What the FAFH? 5 Keys to Eating on the Road

Kirby Bumpus, MPH
by Kirby Bumpus, MPH
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What the FAFH? 5 Keys to Eating on the Road

FAFH… sounds like fat and fluff rolled into one, right? Well, close. It stands for “Food Away From Home.” If you were like me over the holidays, then you probably get it.

Between December and January, I traveled a ton — from learning to ski during Christmas to the beach for New Year’s to the Consumer Electronic Show in Las Vegas for work, it’s been a great (and busy) couple of weeks. But with that came the dreaded FAFH. This includes literally everything you could imagine: all the meals — breakfast, brunch, lunch, dinner, snacks, nonalcoholic beverages. It includes things you’d rather not imagine: fast food, takeout, delivery, food from concession stands, buffets and cafeterias; food from sit-down restaurants, vending machines and mobile vendors. In my case, I made “investments” in all of these categories over the past month.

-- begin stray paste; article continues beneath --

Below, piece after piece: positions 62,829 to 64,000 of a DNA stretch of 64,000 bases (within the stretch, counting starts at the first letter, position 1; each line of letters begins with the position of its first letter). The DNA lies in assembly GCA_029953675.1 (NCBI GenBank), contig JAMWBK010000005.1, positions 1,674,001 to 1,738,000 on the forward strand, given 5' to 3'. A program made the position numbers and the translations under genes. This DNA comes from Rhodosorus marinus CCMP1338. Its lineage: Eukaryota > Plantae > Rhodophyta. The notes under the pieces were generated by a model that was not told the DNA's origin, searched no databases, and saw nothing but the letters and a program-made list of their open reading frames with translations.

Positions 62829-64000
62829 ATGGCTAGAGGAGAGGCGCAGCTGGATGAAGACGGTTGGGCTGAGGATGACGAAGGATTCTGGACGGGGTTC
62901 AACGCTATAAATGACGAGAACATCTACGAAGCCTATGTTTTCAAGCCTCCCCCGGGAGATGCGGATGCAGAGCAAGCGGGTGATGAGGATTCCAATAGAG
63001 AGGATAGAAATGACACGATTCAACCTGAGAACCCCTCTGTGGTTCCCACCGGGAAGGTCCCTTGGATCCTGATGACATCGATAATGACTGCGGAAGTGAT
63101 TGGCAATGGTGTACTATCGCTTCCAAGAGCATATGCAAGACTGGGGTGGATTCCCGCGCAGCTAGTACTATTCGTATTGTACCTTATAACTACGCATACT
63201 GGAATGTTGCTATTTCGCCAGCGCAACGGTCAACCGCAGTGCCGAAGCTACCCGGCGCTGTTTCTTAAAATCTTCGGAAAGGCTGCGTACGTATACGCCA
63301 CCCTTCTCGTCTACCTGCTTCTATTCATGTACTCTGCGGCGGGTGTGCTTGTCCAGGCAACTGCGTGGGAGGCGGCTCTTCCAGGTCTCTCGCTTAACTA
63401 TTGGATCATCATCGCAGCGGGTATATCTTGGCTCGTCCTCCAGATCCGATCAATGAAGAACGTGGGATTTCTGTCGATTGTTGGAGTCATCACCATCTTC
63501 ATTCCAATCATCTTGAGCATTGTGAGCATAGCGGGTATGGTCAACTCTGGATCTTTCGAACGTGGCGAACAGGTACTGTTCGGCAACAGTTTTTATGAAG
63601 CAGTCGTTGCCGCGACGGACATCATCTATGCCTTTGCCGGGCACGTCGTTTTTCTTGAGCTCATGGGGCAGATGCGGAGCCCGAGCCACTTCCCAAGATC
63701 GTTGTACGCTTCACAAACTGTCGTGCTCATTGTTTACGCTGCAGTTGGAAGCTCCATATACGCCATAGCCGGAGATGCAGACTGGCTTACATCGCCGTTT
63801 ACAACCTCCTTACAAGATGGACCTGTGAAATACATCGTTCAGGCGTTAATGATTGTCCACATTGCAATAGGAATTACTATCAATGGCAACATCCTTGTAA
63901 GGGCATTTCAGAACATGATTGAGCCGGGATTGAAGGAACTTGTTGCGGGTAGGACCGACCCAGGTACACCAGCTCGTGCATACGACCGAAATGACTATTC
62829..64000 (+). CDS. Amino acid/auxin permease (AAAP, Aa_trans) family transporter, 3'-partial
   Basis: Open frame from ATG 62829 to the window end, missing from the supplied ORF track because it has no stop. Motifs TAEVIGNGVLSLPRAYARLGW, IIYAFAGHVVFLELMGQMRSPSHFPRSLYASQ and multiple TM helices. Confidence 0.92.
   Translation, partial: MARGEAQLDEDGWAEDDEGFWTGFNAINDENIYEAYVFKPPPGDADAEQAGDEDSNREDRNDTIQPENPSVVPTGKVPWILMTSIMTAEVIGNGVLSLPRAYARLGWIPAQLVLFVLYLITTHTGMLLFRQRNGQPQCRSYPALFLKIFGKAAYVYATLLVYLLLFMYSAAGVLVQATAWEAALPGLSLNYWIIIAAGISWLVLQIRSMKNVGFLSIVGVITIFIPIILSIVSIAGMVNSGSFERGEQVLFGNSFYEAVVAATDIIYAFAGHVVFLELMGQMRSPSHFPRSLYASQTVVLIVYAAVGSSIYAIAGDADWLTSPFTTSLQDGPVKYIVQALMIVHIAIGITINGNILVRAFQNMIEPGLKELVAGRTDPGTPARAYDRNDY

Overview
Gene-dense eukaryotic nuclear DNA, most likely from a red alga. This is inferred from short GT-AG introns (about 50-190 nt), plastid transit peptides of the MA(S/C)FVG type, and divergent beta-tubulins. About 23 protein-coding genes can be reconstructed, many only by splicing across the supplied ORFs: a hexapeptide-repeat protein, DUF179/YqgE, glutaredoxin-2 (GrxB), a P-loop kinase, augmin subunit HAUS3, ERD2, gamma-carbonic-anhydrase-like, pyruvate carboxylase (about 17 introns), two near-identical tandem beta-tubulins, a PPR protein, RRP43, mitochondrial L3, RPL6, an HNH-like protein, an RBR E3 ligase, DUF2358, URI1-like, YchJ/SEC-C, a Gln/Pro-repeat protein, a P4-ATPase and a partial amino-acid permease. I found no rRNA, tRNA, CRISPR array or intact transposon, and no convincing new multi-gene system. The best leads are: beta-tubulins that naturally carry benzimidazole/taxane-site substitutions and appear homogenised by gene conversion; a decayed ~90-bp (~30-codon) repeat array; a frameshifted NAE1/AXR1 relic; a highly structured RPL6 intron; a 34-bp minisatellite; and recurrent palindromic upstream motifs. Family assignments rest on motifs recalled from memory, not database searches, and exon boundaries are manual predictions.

This typically comes with extra (unwanted) calories…

Studies show that eating out at both fast-food and full-service restaurants resulted in diners consuming about 200 additional total daily calories, plus more sodium, sugar and saturated fat. Bummer.

On top of that, traveling to different time zones also messed with my sleep schedule (my UA Record 14-Day Sleep Score went down from an 82 to a 56!) — then, on top of that, I missed a few workouts. My thoughtfully packed outfits decided to sound the alarm before my eyes did, which meant my clothes didn’t fall the same way on my body as they did when I put them in my suitcase. (I should’ve packed pieces with more stretch … oh, hindsight.)